What is the outcome? Modern man is alienated from himself, from his fellow men, and from nature.  He has been transformed into a commodity, experiences his life forces as an investment which must bring him the maximum profit obtainable under existing market conditions. Human relations are essentially those of alienated automatons, each basing his security on staying close to the herd [ramat], and not being different in thought, feeling or action. While everybody tries to be as close as possible to the rest, everybody remains utterly [totalment] alone, pervaded by the deep sense of insecurity, anxiety and guilt which always results when human separateness cannot be overcome. Our civilization offers many palliatives which help people to be consciously unaware of this aloneness: first of all the strict routine of bureaucratized, mechanical work, which helps people to remain unaware [inconscient] of their most fundamental human desires, of the longing [anhel]  for transcendence and unity. Inasmuch[En la mesura] as the routine alone does not succeed in this, man overcomes his unconscious despair by the routine of amusement [diversió], the passive consumption of sounds and sights offered by the amusement industry; furthermore by the satisfaction of buying ever new things, and soon exchanging them for others. Modern man is actually close to the picture Huxley describes in his Brave New World: well fed, well clad, satisfied sexually, yet without self, without any except the most superficial contact with his fellow men, guided by the slogans which Huxley formulated so succinctly, such as: "When the individual feels, the community reels [tremola]"; or "Never put off till tomorrow the fun you can have today," or, as the crowning statement : "Everybody is happy nowadays." Man's happiness today consists in "having fun." Having fun lies in the satisfaction of consuming and "taking in" commodities, sights, food, drinks, cigarettes, people, lectures, books, movies—all are consumed, swallowed [és engolit]. The world is one great object for our appetite, a big apple, a big bottle, a big breast; we are the sucklers [xucladors], the eternally expectant ones, the hopeful ones—and the eternally disappointed ones. Our character is geared [programat] to exchange and to receive, to barter [intercanvi, trueque] and to consume; everything, spiritual as well as material objects, becomes an object of exchange and of consumption.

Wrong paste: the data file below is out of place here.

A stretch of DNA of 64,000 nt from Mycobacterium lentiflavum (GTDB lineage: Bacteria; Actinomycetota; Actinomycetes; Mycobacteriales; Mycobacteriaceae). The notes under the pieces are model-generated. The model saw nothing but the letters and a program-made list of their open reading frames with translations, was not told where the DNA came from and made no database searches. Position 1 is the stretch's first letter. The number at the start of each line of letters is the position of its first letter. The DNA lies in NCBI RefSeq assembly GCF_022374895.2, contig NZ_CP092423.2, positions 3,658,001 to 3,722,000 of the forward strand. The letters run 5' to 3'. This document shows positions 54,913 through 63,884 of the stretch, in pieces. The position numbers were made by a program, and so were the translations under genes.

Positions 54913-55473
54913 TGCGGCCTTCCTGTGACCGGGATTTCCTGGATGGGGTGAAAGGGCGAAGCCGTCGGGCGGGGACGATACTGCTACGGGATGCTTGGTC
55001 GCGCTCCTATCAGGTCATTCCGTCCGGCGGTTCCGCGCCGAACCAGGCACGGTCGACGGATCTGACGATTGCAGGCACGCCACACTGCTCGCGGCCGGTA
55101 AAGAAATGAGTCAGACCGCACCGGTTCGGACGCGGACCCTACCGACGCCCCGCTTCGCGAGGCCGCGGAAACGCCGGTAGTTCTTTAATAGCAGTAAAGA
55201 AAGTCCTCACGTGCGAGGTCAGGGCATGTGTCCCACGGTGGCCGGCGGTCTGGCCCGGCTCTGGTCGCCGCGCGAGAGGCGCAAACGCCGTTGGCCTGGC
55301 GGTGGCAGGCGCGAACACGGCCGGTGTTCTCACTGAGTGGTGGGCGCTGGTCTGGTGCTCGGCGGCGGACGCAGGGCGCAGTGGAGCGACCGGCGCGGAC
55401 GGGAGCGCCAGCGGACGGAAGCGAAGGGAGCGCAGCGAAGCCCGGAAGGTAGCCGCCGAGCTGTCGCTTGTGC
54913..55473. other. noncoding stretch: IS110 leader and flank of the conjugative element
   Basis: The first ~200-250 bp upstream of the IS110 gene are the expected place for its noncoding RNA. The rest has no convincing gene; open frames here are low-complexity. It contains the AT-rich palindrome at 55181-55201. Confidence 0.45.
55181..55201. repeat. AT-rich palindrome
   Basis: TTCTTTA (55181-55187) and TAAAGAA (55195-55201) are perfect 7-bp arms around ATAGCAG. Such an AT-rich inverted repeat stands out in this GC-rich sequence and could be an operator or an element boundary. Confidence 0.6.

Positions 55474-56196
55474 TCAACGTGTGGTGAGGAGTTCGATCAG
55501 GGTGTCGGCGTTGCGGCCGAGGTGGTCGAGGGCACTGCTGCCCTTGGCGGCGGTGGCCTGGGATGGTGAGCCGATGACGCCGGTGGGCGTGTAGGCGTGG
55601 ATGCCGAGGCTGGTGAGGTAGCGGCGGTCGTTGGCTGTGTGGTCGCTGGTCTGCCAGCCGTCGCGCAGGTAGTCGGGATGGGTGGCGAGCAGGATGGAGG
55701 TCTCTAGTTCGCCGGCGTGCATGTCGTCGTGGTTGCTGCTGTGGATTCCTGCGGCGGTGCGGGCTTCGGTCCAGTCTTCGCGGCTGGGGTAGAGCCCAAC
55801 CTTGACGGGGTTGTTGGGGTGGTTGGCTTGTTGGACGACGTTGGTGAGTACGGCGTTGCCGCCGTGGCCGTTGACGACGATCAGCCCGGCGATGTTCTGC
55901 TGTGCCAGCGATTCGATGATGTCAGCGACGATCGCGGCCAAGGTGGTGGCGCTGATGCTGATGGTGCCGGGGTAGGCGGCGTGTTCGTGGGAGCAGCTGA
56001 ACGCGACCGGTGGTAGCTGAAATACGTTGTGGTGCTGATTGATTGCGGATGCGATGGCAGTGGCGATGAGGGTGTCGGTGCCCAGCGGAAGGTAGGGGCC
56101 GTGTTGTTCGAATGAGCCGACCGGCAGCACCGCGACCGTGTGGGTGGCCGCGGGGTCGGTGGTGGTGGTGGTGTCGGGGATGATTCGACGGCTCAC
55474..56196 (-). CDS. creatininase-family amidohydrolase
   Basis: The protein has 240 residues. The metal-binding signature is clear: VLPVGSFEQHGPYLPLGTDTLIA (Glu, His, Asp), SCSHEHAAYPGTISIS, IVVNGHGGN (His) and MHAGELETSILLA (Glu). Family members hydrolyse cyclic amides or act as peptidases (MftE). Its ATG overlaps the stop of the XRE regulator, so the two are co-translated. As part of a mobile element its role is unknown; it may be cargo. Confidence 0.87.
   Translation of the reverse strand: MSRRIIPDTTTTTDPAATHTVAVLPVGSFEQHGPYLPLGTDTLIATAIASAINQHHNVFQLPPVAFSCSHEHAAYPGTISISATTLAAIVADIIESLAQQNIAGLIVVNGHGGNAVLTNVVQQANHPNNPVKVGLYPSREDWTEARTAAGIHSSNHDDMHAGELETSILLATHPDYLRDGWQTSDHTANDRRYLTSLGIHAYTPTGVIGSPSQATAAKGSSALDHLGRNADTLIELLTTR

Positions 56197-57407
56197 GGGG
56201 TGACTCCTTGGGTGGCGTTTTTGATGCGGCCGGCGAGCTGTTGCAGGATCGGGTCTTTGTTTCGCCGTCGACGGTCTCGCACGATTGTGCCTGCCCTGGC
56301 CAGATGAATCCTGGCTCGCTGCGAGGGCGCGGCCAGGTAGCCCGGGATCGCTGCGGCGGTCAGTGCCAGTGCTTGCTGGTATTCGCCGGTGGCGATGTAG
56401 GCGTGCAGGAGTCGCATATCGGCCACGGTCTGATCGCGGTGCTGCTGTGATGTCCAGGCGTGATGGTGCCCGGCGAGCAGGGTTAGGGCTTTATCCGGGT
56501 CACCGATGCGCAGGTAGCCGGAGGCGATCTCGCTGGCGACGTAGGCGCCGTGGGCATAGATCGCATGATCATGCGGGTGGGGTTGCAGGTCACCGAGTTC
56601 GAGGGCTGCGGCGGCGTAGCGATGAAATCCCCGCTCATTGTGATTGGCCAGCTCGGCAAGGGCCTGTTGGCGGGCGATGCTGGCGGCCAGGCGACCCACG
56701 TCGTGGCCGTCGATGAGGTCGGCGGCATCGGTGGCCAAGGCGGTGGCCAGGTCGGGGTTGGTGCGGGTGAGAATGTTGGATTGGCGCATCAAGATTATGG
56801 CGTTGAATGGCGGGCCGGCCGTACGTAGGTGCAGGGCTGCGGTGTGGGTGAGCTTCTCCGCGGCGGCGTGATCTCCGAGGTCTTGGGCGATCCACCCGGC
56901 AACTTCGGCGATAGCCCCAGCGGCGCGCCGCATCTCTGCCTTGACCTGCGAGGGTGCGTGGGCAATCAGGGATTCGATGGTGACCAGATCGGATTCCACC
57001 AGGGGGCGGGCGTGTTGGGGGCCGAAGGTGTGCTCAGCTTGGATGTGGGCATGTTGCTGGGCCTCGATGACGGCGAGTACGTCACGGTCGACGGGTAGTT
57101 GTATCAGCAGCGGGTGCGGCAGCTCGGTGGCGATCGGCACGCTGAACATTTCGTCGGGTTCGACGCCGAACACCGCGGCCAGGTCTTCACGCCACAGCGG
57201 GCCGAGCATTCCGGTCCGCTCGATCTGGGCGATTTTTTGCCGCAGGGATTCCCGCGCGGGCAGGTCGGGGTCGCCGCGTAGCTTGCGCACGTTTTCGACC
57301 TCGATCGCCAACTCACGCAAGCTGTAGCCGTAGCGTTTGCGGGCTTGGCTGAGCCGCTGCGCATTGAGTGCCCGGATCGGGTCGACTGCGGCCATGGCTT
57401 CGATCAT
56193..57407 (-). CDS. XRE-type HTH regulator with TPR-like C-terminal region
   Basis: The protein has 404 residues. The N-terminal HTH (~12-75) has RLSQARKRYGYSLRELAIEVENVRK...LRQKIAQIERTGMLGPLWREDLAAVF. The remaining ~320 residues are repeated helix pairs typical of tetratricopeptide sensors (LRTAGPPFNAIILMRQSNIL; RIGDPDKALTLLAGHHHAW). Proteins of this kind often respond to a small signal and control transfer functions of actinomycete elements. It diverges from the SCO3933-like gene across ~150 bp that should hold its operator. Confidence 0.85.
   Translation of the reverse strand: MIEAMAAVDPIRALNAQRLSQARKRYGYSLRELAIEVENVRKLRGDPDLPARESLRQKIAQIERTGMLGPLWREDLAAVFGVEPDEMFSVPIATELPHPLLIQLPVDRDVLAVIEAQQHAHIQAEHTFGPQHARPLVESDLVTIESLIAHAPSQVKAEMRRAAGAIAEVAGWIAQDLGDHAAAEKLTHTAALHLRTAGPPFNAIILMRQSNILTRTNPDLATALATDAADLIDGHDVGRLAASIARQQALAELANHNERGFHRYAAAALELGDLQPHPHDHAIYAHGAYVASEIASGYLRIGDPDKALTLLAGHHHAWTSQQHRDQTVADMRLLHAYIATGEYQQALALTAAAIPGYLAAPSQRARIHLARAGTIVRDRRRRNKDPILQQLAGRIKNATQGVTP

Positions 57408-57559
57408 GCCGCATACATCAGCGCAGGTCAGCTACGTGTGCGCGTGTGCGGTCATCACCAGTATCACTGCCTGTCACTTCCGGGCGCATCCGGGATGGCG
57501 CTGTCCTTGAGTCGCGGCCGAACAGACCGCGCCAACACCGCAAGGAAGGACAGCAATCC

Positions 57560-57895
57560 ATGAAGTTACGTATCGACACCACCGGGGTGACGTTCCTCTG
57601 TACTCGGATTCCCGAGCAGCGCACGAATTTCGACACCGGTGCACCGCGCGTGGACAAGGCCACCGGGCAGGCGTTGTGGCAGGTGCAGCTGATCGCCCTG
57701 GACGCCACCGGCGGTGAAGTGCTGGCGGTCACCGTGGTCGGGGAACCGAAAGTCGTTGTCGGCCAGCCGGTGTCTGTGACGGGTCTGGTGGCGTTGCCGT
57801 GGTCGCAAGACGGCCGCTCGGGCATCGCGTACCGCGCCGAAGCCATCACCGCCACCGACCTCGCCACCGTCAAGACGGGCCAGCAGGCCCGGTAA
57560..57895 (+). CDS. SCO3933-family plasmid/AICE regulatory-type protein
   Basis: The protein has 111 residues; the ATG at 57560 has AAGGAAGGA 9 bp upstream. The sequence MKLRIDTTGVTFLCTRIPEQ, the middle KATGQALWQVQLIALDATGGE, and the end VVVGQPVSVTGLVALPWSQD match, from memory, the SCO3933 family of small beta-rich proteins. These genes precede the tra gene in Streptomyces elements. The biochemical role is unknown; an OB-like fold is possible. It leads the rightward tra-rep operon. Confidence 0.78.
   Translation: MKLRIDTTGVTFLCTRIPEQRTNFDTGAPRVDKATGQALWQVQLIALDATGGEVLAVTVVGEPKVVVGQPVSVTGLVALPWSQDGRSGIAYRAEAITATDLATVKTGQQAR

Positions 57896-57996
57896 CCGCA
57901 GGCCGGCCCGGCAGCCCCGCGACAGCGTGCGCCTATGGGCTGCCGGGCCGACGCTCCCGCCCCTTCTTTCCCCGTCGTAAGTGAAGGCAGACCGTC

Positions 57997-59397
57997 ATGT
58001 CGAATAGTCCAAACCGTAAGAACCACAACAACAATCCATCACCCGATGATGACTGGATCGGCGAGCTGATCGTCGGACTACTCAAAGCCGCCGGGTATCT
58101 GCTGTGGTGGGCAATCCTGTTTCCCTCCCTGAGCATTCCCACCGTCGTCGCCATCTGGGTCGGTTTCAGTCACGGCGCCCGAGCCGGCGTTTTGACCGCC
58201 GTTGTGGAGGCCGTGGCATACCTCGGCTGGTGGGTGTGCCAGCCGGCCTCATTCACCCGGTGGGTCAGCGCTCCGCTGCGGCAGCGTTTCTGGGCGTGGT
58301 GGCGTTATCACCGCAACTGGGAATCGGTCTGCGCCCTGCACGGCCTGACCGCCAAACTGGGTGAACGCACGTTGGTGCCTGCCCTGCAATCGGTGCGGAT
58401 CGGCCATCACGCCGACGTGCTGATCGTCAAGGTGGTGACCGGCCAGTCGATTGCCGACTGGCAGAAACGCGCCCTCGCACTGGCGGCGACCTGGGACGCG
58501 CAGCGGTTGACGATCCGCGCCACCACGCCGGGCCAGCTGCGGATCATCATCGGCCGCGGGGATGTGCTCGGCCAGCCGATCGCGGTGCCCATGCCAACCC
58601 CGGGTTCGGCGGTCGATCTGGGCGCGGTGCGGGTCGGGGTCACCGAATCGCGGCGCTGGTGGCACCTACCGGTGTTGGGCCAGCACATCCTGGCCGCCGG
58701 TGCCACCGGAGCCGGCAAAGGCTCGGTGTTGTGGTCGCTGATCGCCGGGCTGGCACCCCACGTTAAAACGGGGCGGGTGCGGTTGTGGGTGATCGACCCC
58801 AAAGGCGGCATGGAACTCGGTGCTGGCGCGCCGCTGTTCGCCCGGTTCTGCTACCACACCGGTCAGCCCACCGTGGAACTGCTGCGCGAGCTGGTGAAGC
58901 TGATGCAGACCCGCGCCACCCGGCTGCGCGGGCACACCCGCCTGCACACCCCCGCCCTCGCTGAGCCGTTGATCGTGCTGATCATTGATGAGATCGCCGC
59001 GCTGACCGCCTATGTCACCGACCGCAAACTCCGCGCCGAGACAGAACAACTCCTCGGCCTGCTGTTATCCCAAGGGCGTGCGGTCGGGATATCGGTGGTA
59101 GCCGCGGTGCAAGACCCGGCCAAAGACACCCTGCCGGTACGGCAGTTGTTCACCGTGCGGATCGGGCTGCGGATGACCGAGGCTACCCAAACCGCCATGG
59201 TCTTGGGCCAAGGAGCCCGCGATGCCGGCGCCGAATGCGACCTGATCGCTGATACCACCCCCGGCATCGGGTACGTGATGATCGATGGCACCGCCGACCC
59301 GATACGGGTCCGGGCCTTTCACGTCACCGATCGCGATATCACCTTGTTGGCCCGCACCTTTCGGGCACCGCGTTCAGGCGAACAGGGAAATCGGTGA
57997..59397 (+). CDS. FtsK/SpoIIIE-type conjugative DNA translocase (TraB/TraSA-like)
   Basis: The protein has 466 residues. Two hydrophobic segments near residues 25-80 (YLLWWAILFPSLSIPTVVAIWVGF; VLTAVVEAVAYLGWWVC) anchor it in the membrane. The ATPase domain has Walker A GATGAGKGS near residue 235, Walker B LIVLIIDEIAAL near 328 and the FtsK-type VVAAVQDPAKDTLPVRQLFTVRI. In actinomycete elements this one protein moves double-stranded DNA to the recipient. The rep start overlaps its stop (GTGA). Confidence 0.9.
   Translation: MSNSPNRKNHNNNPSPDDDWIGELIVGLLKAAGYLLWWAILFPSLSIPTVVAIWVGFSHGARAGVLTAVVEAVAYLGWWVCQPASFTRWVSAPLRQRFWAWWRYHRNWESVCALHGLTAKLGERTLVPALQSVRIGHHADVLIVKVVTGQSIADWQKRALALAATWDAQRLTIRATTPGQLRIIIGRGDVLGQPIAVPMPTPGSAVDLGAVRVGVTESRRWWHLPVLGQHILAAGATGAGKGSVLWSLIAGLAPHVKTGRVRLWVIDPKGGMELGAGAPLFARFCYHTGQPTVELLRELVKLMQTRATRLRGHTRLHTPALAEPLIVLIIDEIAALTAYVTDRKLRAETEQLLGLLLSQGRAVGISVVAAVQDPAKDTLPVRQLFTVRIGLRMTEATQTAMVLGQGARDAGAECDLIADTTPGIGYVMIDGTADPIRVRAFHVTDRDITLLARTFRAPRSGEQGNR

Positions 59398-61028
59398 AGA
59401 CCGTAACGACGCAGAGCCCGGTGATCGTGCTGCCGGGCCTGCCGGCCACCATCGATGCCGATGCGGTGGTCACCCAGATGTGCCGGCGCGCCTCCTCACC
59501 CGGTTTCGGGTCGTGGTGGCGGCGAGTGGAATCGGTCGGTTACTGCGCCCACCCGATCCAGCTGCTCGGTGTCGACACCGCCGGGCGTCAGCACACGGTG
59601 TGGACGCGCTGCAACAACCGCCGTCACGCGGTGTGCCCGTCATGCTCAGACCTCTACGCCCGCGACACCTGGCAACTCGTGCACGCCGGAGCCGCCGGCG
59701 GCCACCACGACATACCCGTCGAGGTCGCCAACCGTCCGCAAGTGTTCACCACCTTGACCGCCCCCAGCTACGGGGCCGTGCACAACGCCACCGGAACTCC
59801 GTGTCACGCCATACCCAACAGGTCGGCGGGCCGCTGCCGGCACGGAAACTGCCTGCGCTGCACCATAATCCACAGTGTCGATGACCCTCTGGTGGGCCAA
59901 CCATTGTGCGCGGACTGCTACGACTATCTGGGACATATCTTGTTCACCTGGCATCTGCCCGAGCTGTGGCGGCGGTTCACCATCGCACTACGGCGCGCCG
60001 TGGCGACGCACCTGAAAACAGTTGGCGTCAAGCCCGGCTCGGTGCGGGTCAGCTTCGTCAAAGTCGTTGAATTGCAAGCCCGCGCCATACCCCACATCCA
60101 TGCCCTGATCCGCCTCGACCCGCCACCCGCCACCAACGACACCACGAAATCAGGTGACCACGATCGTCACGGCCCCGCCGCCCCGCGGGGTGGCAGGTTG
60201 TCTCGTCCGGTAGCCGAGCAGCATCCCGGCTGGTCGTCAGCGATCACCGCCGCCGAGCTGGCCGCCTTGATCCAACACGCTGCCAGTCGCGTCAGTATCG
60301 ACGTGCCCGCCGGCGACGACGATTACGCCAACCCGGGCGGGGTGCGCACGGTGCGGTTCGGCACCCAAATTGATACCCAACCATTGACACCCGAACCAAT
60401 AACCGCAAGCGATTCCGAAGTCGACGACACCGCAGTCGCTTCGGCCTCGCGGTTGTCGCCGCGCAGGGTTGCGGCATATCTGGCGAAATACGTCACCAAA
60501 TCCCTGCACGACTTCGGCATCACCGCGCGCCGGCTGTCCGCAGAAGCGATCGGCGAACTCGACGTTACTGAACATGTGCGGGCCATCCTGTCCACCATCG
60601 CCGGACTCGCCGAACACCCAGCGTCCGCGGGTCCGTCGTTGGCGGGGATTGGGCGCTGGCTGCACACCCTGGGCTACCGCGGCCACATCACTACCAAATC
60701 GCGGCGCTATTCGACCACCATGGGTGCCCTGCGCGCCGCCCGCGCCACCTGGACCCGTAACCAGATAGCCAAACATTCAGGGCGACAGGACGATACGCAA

The situation as far as love is concerned corresponds, as it has to by necessity, to this social character of modern man. Automatons cannot love; they can exchange their "personality packages" and hope for a fair bargain. One of the most significant expressions of love, and especially of marriage with this alienated structure, is the idea of the "team." In any number of articles on happy marriage, the ideal described is that of the smoothly functioning team. This description is not too different from the idea of a smoothly functioning employee; he should be "reasonably independent," co-operative, tolerant, and at the same time ambitious and aggressive. Thus, the marriage counselor tells us, the husband should "understand" his wife and be helpful. He should comment favorably on her new dress, and on a tasty dish. She, in turn, should understand when he comes home tired and disgruntled, she should listen attentively when he talks about his business troubles, should not be angry but understanding when he forgets her birthday. All this kind of relationship amounts to is the well-oiled relationship between two persons who remain strangers all their lives, who never arrive at a "central relationship, but who treat each other with courtesy and who attempt to make each other feel better. In this concept of love and marriage the main emphasis is on finding a refuge from an otherwise unbearable sense of aloneness. In "love" one has found, at last, a haven from aloneness. One forms an alliance of two against the world, and this egoism a deux is mistaken for love and intimacy.